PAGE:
Elegy charts the passionate relationship between a celebrated New York college professor, David Kepesh (Kingsley) and a young Cuban-born woman, Consuela Castillo (Cruz) whose beauty both ravishes and destablises him. As their intimate connection transforms them – more than either could imagine – a charged sexual contest evolves into an indelible love story. With humanistic warmth, wry wit and erotic intensity Elegy explores the power of beauty to blind, to reveal and transform. On the one hand a shattering, heartfelt romantic drama, Elegy is also a complex, intelligent and unflinchingly honest meditation on lust, mortality, family, male friendship, intimacy and commitment.
 

3.5
An examination of control and commitment.

Intellectual vigour is no match for carnal desire in Catalan director Isabel Coixet’s perceptive adaptation of a Philip Roth novella (The Dying Animal) about the relationship between a literature professor and his student. Paging through a book full of reproductions of classic Spanish paintings, David Kapesh (Ben Kingsley), a cultural critic and teacher whose writing has given him a public profile in New York, compares the younger woman sitting beside him, his attentive student Consuela Castillo (Penelope Cruz), to 'a work of art". It is a dangerous compliment in his hands.

David, who also admires her as a figure out of Goya’s work, use high art and his extensive knowledge to at once impress and woo Consuela, but also to allow himself to segment her amongst his good taste and classical opinions. It is, ultimately, easier for him to lavish references on a beautiful figure and rhapsodise her image than it is to address the real person and what she may actually want from him. David lectures his pupils on 'the carnal aspects of the human comedy" and it is soon apparent that he has first hand experience in the matter.

There are two distinct approaches at work here. Roth is a writer of great self-enquiry, his books charged with extended interior monologues that puzzle over the ways to live your life until death intervenes. Coixet, whose previous work includes 2003’s touching My Life Without Me, works at the moments where introspective characters must open themselves up to each other. Her protagonists gently crash into each other at oblique angles. Elegy – adapted by Nicholas Meyer, who previously did Roth a disservice with 2003’s The Human Stain – bends the two to each and, surprisingly, neither breaks.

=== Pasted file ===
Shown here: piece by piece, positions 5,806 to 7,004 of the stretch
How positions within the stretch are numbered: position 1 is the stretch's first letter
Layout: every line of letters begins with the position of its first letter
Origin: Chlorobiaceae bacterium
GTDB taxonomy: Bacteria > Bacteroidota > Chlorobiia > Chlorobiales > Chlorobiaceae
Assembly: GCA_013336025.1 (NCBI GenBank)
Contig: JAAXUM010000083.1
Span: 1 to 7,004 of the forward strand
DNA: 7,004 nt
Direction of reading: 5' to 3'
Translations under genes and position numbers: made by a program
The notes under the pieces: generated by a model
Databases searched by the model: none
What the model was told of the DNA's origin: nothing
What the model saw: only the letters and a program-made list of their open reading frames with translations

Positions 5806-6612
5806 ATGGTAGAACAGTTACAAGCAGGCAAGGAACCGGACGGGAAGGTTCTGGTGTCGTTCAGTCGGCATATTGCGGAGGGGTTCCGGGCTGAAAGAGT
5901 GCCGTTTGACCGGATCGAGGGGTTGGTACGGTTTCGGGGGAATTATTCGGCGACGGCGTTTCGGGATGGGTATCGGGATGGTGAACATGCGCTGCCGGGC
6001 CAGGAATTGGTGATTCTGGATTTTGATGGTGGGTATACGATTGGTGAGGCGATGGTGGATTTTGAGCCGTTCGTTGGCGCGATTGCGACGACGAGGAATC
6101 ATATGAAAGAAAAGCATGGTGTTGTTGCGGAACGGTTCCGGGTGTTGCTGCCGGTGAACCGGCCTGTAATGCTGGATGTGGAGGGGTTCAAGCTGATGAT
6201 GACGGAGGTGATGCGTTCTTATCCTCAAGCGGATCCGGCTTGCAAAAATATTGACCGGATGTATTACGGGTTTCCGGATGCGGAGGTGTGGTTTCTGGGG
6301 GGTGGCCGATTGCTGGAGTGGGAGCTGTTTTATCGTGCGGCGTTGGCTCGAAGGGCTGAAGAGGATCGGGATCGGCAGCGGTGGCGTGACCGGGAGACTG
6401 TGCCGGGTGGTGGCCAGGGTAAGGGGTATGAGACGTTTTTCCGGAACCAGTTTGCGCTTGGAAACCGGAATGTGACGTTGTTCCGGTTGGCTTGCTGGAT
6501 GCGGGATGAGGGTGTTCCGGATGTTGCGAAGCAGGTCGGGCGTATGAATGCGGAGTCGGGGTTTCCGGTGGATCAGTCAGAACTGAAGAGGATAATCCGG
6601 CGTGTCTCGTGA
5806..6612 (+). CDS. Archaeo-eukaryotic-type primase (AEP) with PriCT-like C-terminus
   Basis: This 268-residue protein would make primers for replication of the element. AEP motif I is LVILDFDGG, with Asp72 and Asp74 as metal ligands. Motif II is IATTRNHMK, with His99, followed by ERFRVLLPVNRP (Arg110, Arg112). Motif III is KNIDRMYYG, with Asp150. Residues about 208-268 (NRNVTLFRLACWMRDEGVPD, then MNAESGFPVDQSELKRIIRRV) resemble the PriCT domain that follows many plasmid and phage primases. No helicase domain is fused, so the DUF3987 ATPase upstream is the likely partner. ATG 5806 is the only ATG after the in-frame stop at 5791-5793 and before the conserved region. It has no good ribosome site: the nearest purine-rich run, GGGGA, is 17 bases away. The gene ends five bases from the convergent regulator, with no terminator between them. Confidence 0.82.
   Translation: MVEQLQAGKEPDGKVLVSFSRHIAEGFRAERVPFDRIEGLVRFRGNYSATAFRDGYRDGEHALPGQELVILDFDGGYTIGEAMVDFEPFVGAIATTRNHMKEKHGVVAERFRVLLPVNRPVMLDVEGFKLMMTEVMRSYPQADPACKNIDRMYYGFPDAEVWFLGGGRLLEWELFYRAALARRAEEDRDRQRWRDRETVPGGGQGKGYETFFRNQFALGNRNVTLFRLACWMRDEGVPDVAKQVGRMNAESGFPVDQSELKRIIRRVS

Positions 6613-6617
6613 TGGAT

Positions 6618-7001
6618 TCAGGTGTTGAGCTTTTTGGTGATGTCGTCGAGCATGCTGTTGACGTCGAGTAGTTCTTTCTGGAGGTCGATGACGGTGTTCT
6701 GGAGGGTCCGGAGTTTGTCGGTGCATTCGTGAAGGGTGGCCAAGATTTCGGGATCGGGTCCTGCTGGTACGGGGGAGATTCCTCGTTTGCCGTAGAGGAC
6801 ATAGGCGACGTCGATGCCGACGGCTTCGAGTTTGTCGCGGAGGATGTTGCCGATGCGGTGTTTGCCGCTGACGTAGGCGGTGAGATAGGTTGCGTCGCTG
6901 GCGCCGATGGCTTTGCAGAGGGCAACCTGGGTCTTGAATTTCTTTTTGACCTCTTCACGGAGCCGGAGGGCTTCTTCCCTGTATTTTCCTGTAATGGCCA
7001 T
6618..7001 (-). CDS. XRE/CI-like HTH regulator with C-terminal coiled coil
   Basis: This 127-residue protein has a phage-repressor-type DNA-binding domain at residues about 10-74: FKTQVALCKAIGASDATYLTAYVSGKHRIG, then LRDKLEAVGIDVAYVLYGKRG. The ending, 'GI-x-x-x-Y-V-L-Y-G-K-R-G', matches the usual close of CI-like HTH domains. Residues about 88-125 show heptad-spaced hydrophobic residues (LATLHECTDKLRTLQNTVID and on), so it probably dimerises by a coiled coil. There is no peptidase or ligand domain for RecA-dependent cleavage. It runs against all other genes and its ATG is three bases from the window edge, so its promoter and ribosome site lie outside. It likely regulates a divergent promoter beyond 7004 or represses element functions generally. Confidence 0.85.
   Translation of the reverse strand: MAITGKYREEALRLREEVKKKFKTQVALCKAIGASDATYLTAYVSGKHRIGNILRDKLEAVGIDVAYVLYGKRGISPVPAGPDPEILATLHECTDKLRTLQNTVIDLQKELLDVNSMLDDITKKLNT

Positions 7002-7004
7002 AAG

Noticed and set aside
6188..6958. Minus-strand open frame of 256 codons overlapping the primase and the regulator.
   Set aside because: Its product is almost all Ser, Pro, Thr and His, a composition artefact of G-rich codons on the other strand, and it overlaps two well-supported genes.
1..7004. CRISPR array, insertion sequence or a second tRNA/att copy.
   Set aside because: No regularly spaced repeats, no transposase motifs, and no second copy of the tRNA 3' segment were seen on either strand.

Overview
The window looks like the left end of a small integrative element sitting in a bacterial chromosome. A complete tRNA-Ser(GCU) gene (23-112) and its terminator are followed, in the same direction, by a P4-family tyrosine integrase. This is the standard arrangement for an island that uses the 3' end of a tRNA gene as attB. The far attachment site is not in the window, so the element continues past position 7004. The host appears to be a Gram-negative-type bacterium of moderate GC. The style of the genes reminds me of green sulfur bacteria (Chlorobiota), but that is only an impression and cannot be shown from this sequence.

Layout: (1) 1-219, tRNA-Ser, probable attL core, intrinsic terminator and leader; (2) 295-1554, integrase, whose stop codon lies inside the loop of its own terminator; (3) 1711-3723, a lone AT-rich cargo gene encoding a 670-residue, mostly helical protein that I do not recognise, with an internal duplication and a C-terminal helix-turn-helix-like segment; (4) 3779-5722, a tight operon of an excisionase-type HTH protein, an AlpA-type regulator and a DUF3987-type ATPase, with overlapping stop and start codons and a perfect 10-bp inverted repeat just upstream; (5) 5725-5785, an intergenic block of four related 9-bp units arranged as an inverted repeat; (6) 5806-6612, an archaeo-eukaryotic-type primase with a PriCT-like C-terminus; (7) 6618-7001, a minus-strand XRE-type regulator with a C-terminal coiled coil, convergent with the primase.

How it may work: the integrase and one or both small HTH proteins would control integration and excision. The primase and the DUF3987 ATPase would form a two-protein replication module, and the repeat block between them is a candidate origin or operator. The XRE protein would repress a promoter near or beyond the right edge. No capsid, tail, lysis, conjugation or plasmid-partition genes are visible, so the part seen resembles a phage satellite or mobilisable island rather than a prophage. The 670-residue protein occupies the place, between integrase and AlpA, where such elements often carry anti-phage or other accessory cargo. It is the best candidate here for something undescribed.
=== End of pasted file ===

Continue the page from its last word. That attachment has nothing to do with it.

The casting is astute. With the expressive lumps on the back of his bald head, Kingsley has a bullish quality to him; he’s never entirely put aside the maniacal Don Logan from 2000’s Sexy Beast. David’s gaze is admiring and rapacious and he has a life of controlled one-on-one encounters: regular trysts with his longtime mistress (Patricia Clarkson), philosophical discussions with a poet friend (Dennis Hopper) and terse arguments with his estranged son (Peter Sarsgaard). What frightens him about Consuela is that she challenges his authority and distance – invited to meet her family at a celebration he abstains, making a pitiful excuse he knows she doesn’t believe.

The respective strength of Kingsley and Cruz makes the movie less about their age difference than an examination of control and commitment. He considers himself a realist, she sees a cynic. Coixet finds unexpected weaknesses in both characters that prove to be illuminating. Consuela, for example, is emotionally satiated by the physical worship David bestows on her body. The final act draws on the sudden spectre of mortality, an interest of both Roth and Coixet, but from an unexpected angle. That the memory both David and Consuela agree upon is a photograph harks back to the images displayed in their first meetings: here culture is ultimately a refuge, not an answer.

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In Cinemas 09 April 2009,
Thu, 08/06/2009 - 11

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